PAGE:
I’ve made this salad at least a dozen times since sugar snap peas appeared at the market – I’m crazy for it. It’s dead simple, but it looks like a million bucks on the plate. It’s equally suited to a solo desk lunch or an impressive dinner party starter. I’ve also brought it along on picnics, each element prepped ahead of time and then thrown together in minutes on site. (Scale up for a larger crowd.) It’s fresh and bright and wonderful and … please, just try it.




Skill level

Average: 3.6 (21 votes)


  • 1 small bunch radishes (see Note)
  • 160 g sugar snap peas
  • 1 ball burrata (see Note)
  • ¾ cup finely chopped chives
  • 1 very small lemon, zest and juice
  • olive oil, to drizzle
  • sea salt flakes and black pepper, to season
  • crusty bread, to serve

Cook's notes

Oven temperatures are for conventional; if using fan-forced (convection), reduce the temperature by 20˚C. | We use Australian tablespoons and cups: 1 teaspoon equals 5 ml; 1 tablespoon equals 20 ml; 1 cup equals 250 ml. | All herbs are fresh (unless specified) and cups are lightly packed. | All vegetables are medium size and peeled, unless specified. | All eggs are 55-60 g, unless specified.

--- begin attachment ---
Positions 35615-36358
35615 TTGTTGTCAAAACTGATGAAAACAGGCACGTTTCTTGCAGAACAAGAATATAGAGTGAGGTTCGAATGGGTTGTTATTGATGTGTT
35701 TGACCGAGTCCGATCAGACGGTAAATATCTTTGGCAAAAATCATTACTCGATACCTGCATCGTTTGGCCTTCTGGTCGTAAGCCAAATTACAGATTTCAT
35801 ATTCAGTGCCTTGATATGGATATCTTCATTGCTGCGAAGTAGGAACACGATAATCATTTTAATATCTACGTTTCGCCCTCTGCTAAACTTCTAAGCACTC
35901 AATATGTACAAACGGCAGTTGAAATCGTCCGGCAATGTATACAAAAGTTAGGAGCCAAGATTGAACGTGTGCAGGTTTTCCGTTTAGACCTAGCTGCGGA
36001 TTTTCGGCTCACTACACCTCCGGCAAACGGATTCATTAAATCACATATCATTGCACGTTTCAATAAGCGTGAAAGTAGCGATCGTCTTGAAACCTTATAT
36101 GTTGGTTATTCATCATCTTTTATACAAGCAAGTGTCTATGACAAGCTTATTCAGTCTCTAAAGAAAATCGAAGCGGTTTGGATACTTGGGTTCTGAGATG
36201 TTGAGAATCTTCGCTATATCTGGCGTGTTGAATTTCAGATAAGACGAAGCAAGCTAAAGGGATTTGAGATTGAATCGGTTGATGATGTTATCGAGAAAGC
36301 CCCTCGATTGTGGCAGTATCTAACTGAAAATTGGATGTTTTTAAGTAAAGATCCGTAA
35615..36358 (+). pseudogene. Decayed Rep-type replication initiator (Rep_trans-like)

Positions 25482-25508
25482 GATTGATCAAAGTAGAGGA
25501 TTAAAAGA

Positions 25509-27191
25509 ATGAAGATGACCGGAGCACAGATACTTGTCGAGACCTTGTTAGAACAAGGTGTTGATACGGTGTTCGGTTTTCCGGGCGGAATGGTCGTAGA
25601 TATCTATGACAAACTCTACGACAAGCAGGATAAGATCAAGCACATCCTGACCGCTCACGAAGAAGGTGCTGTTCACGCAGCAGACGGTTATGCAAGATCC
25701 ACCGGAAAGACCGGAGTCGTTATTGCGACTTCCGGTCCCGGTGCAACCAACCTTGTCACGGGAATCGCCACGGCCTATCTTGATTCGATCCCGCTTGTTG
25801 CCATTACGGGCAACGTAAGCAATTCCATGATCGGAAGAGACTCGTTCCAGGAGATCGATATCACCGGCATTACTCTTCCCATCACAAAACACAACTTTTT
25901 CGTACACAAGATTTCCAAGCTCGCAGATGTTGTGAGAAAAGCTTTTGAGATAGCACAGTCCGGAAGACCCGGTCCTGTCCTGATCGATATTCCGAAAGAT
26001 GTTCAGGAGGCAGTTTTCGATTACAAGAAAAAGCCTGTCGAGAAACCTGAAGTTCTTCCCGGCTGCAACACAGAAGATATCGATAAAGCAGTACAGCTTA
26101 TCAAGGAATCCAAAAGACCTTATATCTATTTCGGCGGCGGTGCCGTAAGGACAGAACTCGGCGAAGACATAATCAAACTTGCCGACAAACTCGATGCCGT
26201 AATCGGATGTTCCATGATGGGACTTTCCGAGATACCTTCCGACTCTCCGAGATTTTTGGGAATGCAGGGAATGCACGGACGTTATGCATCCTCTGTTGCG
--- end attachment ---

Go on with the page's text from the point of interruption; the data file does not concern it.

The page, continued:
Scrub the radishes well, then trim off the greens and whiskery end bits. Thinly slice using a mandoline or sharp knife, or simply cut into quarters. Wash the snap peas, trim the ends and pull away the connective strings. Slice the snap peas on the diagonal.

Tear the burrata into pieces and scatter over a serving plate. Top with the radishes, then the snap peas, then the chives. Sprinkle over the zest and juice of the lemon, then drizzle generously with olive oil.  Season with sea salt and several cracks of black pepper.

Serve with the crusty bread for mopping up all the vinaigrette.



• I prefer breakfast radishes when I can find them, but the recipe doesn’t demand it.

• You can use a big ball of burrata, a semi-soft cheese, but I also like using the smaller burratini. In this case, I usually dice instead of tear. You can also use a ball of regular, soft mozzarella if you can’t find burrata.

• This isn’t a salad of precision – add more of whichever ingredient you like best, and substitute or add your favourite herbs, especially fennel fronds.

• Finally, it’s worth springing for a high-quality finishing olive oil and good-quality sea salt here – it makes a difference.


Recipe from The Roaming Kitchen by Cristina Sciarra, with photography by Cristina Sciarra.


Read our Blog Appétit interview with Cristina Sciarra and view more recipes by her.